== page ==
Also filling our space with music is the Cornelius Cardew Choir, a “Deep Listening” inspired musical ensemble that pushes the boundaries of vocal performance practice. More information about the choir is available on Facebook, and on our web site.

Admission to the performance is included with gallery admission. Please note that seating is limited, although there is standing room, and wheelchair access near the seating area.

I’ll be performing with the Cornelius Cardew Choir, named after the late British composer, Cornelius Cardew. Among his unusual pieces, which include text, sounds and musical phrases plus passages of silence, mapped out for performers in a complex series of instructions, are his seminal, numbered Paragraph works, overall entitled: The Great Learning. The choir has performed most of the Paragraph pieces intermittently since 2001, when the Cardew Choir was founded. We’ll be performing one piece, Paragraph 6, at this BAM/PFA performance. In addition to vocal sounds, we’ll be using small percussion and found object instruments in this version of the piece.

Members of the Cardew Choir for this performance (not in any particular order):

Tom Bickley (Director and Co-Founder)
Eric Theise
Suki O’Kane
Dean Santomieri
David Samas
Jaime Robles
Laurie Polster
Kalonica McQuesten
Joe Kuta
Cathryn Hrudicka
Derek Drudge
Rae Diamond
Patti Deuter
Juliayn Coleman
Diane Caudillo
Nancy Beckman

Part of the performance will be the resonance and incredible architecture of the new BAM/PFA museum, with its wonderful mural in the performance space. You can explore the exhibition galleries and discover simultaneous performances throughout the building.

The New York Times’s arts writer David Gelles spotlights the new BAM/PFA in a trend piece on how museum administrators and architects are incorporating sustainable features in the building design process.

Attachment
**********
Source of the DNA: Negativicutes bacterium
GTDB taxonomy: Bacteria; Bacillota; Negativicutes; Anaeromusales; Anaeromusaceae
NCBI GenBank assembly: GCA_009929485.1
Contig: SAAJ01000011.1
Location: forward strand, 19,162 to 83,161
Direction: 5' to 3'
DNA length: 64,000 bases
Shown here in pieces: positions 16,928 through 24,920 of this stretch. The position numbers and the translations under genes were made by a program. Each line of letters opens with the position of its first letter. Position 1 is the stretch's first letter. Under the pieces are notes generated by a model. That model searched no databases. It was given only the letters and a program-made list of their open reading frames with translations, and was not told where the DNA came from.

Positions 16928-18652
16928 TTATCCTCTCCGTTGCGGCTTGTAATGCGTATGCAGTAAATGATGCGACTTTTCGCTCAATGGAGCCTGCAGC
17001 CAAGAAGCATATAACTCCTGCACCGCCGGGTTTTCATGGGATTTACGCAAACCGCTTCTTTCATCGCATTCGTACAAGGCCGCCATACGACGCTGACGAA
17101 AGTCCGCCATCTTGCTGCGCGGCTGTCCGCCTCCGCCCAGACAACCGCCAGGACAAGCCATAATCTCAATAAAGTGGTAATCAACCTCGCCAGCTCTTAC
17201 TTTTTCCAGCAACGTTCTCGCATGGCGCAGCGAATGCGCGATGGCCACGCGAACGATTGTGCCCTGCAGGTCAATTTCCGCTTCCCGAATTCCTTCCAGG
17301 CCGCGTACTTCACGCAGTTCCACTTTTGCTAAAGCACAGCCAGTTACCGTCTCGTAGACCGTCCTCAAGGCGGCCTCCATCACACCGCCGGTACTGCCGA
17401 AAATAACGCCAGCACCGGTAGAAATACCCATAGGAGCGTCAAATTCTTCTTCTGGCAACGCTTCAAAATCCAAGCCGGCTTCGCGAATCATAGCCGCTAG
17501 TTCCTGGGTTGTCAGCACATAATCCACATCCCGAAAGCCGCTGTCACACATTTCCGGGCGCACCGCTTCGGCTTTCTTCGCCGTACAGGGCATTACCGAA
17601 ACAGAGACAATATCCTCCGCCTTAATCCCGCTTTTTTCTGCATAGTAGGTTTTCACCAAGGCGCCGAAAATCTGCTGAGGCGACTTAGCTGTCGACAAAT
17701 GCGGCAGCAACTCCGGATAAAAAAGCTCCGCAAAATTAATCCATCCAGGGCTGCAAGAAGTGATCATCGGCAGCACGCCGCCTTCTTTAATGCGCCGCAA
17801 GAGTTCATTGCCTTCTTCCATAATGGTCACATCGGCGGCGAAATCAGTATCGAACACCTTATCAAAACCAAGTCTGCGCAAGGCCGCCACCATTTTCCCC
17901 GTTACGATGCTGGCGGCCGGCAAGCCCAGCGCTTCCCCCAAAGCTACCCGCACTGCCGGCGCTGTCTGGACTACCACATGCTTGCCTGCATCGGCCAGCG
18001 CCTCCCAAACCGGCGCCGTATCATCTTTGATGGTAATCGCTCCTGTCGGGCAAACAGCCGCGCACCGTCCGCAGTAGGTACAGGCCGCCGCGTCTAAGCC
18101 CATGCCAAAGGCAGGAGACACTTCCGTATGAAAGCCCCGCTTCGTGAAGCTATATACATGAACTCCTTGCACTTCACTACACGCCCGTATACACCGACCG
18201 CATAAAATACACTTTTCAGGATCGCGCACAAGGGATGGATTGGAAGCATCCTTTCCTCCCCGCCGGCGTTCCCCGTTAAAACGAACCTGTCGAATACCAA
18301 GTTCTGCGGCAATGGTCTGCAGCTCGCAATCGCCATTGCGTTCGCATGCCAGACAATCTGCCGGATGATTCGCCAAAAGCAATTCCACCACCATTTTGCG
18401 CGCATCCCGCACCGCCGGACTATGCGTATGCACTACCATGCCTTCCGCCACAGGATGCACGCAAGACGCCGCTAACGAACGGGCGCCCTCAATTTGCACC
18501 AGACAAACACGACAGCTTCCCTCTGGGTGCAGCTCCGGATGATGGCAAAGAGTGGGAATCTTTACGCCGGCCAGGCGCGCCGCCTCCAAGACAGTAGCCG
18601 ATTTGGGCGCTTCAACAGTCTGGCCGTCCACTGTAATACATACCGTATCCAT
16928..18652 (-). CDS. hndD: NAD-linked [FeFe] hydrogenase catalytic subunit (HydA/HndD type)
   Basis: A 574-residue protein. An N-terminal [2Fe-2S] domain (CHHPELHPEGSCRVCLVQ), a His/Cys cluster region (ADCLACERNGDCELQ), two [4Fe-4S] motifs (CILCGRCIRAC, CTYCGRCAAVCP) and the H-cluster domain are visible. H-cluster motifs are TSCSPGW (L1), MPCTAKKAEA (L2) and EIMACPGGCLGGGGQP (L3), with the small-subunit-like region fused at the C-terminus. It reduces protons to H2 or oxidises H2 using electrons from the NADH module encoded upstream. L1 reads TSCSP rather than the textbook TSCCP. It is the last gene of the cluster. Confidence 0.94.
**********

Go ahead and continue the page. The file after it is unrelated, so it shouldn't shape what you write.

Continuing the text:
“By recycling the building on Center Street in downtown Berkeley, Mr. Rinder not only found an elegant solution for the institution’s needs, but he also placed Berkeley at the vanguard of sustainable building practices in the museum world.”

Please come and say hello after the performance, if you’re able to attend! There will also be two other Cardew Choir performances coming up in May, 2016, at two different venues, in San Francisco and the East Bay. Watch this blog for updates!

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Cardew Choir + Oa Perform First Music / The Human Instrument on Dec. 19; Long Tone Choir + Thicket Ensemble Perform on Dec. 20, 2015

A musical ensemble I often perform with, the Cornelius Cardew Choir, will be performing this Saturday, on December 19th, as well as another vocal group, the Long Tone Choir, on Sunday, December 20th, with several additional musicians. Members of both of these vocal ensembles compose original contemporary music pieces, which are often performed by each group. The two vocal ensembles have several members in common, so it seems appropriate to include them both in the same blog post.

If you’re interested in experimental, original, non-traditional choral music that features the human voice in all its sonic colors, and you’ll be in the San Francisco Bay Area this weekend, you might want to catch both of these performances. The one on Saturday, Dec. 19th, is in San Francisco; and the other, on Sunday, Dec. 20th, is in downtown Berkeley, a few minutes’ walk from the main Berkeley BART station:

First Music / The Human Instrument:
An Evening of, for, and from the Voice


The Cornelius Cardew Choir — Tom Bickley, Director

Oa (instrumentalists / electronics) — Matt Davignon and Hugh Behm-Steinberg


~ Paragraph 7, by Cornelius Cardew, the composer, musician, and social activist for whom the choir is named.

It is noteworthy that December 13th is the anniversary of Cardew’s tragic death from an auto accident in London, in 1981. Our performance will be in honor of the composer’s life. More information about the turbulent life of Cornelius Cardew is available here. We are glad to be performing one of Cardew’s most noteworthy pieces, Paragraph 7, which is part of his Paragraph series.